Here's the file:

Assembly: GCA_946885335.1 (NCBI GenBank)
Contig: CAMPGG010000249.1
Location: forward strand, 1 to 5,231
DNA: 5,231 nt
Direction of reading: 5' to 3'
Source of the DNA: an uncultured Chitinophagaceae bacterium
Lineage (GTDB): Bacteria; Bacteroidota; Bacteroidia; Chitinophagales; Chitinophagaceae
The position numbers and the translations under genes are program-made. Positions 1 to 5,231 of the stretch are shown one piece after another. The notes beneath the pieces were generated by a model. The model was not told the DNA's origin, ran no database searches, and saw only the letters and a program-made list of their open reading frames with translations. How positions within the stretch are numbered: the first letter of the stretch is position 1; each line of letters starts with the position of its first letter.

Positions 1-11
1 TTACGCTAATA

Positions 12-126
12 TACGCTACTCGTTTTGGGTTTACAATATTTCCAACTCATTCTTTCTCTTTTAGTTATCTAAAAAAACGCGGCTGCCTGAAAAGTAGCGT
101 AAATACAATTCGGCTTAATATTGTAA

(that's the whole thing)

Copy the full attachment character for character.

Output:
Assembly: GCA_946885335.1 (NCBI GenBank)
Contig: CAMPGG010000249.1
Location: forward strand, 1 to 5,231
DNA: 5,231 nt
Direction of reading: 5' to 3'
Source of the DNA: an uncultured Chitinophagaceae bacterium
Lineage (GTDB): Bacteria; Bacteroidota; Bacteroidia; Chitinophagales; Chitinophagaceae
The position numbers and the translations under genes are program-made. Positions 1 to 5,231 of the stretch are shown one piece after another. The notes beneath the pieces were generated by a model. The model was not told the DNA's origin, ran no database searches, and saw only the letters and a program-made list of their open reading frames with translations. How positions within the stretch are numbered: the first letter of the stretch is position 1; each line of letters starts with the position of its first letter.

Positions 1-11
1 TTACGCTAATA

Positions 12-126
12 TACGCTACTCGTTTTGGGTTTACAATATTTCCAACTCATTCTTTCTCTTTTAGTTATCTAAAAAAACGCGGCTGCCTGAAAAGTAGCGT
101 AAATACAATTCGGCTTAATATTGTAA